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Thursday February 12, 1976
. . . where the 1970s live forever!

News stories from Thursday February 12, 1976


Summaries of the stories the major media outlets considered to be of particular importance on this date:

  • At a news conference at the State Department, Secretary of State Henry Kissinger accused the House Select Committee on Intelligence of practicing "a new form of McCarthyism" by producing a leaked report that was "so distorted" that it amounted to "a malicious lie." [New York Times]
  • A national survey conducted by the New York Times and CBS News has found that the personalities that the candidates for president have projected appear to be a much more important source of support among potential voters than the stands they have taken on major issues. The issues that generate the largest majorities pro or con are abortion, busing and proposals that the government provide jobs for all and transfer its social programs to the states. [New York Times]
  • President Ford, fulfilling a campaign pledge, made public his personal finances. The details of Mr. and Mrs. Ford's financial affairs, dating to 1966, disclosed that Mr. Ford's personal financial worth at the time he became President increased by about $67,000 to $323,489 at the end of 1975. The documents also disclosed that $106,200 of Mr. Ford's $250,000 salary and expense allowance last year had been withheld for federal tax purposes and he had paid 42 percent of his gross income in federal, state and local taxes for 1974. [New York Times]
  • A federal judge signed an order providing for the liquidation within 60 days of the W.T. Grant Company, which last Oct. 2 filed for a voluntary Chapter XI proceeding under the Bankruptcy Act. The company's debts total $1.8 billion. The order permits Grant, which had been the country's largest variety store chain, to begin going-out-of-business sales at its remaining 359 stores in the Middle Atlantic and New England States, but there is a possibility that two of three potential bidders may continue the business or take over a large number of stores. [New York Times]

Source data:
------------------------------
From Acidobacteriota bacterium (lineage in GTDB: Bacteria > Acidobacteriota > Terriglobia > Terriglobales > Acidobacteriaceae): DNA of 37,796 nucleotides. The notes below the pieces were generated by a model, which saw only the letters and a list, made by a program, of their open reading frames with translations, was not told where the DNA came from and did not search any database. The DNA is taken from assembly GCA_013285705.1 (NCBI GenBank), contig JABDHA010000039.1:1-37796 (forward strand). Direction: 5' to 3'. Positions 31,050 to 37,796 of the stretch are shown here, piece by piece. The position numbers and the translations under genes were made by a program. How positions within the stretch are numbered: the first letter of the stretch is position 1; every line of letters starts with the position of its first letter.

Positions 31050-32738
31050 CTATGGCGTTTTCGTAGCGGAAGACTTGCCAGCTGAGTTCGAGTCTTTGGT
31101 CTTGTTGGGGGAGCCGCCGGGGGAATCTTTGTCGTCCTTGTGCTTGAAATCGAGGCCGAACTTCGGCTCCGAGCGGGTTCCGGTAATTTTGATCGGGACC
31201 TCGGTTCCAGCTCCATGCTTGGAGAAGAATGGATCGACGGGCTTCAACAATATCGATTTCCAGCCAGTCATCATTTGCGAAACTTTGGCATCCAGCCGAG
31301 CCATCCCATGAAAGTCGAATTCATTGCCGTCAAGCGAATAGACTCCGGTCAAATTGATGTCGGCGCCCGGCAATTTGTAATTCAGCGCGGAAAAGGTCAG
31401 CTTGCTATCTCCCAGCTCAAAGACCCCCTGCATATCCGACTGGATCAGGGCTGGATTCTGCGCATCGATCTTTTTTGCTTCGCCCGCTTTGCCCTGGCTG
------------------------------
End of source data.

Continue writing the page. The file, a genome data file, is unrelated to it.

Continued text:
• The Securities and Exchange Commission, asserting it had information that the Boeing Company might have made illegal payments to foreign governments to aid the sale of its aircraft, filed suit to compel the company to produce its records. Boeing denied any wrongdoing and said it would provide the information if it obtained a court order prohibiting the S.E.C. from making "needless disclosure" of information. [New York Times]
  • According to reports reaching Lusaka, Zambia, the Western-supported Angolan nationalist forces have decided to give up the major towns they still hold and prepare for guerrilla warfare. The order to withdraw, it was said, was given by the high command of the National Union for the Total Independence of Angola after its members had decided that conventional warfare was no longer possible against the advancing forces of the Soviet-supplied Popular Movement for the Liberation of Angola and its Cuban allies. The Popular Movement reportedly said in a broadcast from Luanda that it had won the civil war and that the opposing forces were fleeing toward the South-West African border. [New York Times]
  • A wall poster campaign against Deputy Prime Minister Teng Hsiao-ping has started at Peking University and there were other signs of increasing strain within the Chinese leadership. Foreigners who visited the campus said that posters clearly alluding to Mr. Teng accused of him being a "capitalist roader" -- the term used for Chairman Mao Tse-tung's enemies during the Cultural Revolution of the 1960's. [New York Times]


Stock Market Report

Dow Jones Industrial Average: 966.78 (-5.12, -0.53%)
S&P Composite: 100.25 (-0.52, -0.52%)
Arms Index: 0.98

IssuesVolume*
Advances75612.52
Declines75112.20
Unchanged3963.89
Total Volume28.61
* in millions of shares

Arms Index is the ratio of volume per declining issue to volume per advancing issue; a figure below 1.0 is bullish.

Market Index Trends
DateDJIAS&PVolume*
February 11, 1976971.90100.7732.30
February 10, 1976968.75100.4727.66
February 9, 1976957.1899.6225.34
February 6, 1976954.9099.4627.36
February 5, 1976964.81100.3933.78
February 4, 1976976.62101.9138.27
February 3, 1976972.61101.1834.08
February 2, 1976971.35100.8724.00
January 30, 1976975.28100.8638.51
January 29, 1976968.75100.1129.80


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